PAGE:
A year ago, as I was entering my final month at Duke and gearing up for our adventures, I was — what’s the word? — not anxious, not nervous, but definitely uncertain what would happen. I thought everything would turn out well but recognized the possibility that I might have made a colossal mistake.

In fact, our U.S. and Nepal journeys proved even more amazing than we anticipated, as you can see in my earlier posts. We’re now optimistic about heading to Moldova, a country about which we knew almost nothing but are eager to call home for awhile.

To be sure, Champa and I were fortunate to be able to travel and serve in the Peace Corps. We have good health, a paid-off mortgage and no family responsibilities requiring us to remain home.

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Along the California coast

We also recognize that many people our age don’t want to travel to exotic places or stray so far from a conventional life. Nor should do they. If they prefer playing golf, volunteering at a local school or a thousand other things, including remaining at their jobs, that’s what they should do. Everyone’s dreams are their own.

As the past year has unfolded, we’ve discovered we are part of a sizable community of people in their fifties, sixties and older who are determined to redefine this stage of life, which I’ve been calling “not exactly retired.” There are plentiful books, websites and other resources for anyone thinking of redefining their own adult lives. My favorite is Second Act Careers by Nancy Collamer, which is filled with great stories and suggestions. Nancy has been a guide for me along this journey, which is an unusual thing to say about your younger sister, but there it is.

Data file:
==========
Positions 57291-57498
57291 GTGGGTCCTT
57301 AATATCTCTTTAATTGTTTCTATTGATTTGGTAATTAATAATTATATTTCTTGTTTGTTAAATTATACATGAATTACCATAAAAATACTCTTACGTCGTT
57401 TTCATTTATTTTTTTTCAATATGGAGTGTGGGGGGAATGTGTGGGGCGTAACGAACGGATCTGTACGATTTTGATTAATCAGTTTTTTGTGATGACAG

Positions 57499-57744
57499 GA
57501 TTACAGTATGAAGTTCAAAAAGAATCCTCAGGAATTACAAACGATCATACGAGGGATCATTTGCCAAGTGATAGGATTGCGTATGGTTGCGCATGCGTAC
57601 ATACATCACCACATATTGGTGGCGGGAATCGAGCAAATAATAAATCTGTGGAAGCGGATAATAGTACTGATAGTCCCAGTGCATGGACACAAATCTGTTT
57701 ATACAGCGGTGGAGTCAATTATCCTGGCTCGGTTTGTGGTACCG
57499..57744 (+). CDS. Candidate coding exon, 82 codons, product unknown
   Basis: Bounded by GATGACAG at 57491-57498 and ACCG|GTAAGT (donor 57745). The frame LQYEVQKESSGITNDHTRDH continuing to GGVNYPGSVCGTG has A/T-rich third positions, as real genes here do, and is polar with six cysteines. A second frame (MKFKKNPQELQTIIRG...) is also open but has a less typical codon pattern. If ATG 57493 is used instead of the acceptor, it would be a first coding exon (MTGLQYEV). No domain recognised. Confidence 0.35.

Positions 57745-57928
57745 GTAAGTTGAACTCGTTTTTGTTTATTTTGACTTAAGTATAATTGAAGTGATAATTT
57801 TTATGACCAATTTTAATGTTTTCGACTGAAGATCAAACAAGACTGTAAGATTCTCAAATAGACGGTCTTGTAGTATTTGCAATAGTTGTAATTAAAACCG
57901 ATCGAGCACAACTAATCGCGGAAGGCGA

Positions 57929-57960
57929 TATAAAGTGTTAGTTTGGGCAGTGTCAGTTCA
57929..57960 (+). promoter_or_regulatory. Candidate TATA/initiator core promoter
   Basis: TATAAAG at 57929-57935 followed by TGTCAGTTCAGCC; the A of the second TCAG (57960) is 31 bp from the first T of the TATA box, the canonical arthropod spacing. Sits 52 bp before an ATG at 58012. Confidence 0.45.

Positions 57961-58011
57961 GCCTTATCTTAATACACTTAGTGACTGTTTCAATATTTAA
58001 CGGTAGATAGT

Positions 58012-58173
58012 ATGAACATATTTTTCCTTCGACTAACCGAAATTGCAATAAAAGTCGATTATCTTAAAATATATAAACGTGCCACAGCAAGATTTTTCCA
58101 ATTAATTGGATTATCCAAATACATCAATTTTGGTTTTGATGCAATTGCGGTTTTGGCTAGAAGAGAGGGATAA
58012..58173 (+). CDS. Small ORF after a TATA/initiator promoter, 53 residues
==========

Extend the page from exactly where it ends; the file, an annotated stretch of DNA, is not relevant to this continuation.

As Champa and I now depart for the Peace Corps, we hope to live humbly and be of service to our new neighbors. We want to give back for our blessings. Simultaneously, we expect the experience to enrich our own lives immeasurably. It’s sure to produce some good stories, so I hope you’ll join us through this blog. If it also makes you think about your own dreams, I encourage you to share them here.

What would you really love to do? You don’t have to join the Peace Corps to know that life is calling. How far will you go?

Since You Asked